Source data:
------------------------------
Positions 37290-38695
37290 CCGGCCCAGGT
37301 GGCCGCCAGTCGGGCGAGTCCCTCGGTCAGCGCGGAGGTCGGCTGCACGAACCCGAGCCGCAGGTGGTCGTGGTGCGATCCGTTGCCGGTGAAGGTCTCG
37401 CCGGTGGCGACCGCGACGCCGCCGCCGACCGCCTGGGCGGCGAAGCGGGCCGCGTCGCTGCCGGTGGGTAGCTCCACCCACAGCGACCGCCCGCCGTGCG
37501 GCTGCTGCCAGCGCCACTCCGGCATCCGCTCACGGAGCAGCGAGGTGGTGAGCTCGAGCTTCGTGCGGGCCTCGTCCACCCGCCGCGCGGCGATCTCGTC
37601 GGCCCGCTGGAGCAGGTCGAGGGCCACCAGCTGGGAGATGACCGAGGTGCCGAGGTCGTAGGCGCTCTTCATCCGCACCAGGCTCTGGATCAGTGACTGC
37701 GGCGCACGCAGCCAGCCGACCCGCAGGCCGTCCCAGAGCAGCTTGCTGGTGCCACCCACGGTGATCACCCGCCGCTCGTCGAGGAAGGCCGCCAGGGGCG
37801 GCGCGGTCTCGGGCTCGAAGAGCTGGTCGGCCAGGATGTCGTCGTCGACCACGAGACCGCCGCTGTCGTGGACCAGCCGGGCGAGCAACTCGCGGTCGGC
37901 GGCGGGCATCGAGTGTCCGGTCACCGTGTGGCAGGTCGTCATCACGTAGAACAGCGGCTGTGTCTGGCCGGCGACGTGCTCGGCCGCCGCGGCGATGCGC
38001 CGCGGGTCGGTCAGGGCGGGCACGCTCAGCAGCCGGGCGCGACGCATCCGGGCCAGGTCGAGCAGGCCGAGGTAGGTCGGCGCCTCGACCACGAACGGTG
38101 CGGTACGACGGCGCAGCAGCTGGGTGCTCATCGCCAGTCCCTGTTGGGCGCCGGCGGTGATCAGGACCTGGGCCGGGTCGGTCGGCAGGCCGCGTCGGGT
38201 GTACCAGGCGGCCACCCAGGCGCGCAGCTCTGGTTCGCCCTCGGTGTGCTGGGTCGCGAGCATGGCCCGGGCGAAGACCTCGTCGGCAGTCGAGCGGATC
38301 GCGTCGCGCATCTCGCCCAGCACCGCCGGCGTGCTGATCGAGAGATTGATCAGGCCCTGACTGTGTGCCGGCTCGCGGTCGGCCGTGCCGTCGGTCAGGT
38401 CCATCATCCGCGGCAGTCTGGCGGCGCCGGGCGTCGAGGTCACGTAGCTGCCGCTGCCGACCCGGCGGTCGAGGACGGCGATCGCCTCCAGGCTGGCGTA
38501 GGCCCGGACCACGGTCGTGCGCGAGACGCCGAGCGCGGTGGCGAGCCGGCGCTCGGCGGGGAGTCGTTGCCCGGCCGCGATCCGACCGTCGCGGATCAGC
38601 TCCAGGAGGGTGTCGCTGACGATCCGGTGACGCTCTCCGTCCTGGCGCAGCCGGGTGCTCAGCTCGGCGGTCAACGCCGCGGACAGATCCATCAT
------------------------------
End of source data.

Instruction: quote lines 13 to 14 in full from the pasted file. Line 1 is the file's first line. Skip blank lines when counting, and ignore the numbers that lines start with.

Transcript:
38301 GCGTCGCGCATCTCGCCCAGCACCGCCGGCGTGCTGATCGAGAGATTGATCAGGCCCTGACTGTGTGCCGGCTCGCGGTCGGCCGTGCCGTCGGTCAGGT
38401 CCATCATCCGCGGCAGTCTGGCGGCGCCGGGCGTCGAGGTCACGTAGCTGCCGCTGCCGACCCGGCGGTCGAGGACGGCGATCGCCTCCAGGCTGGCGTA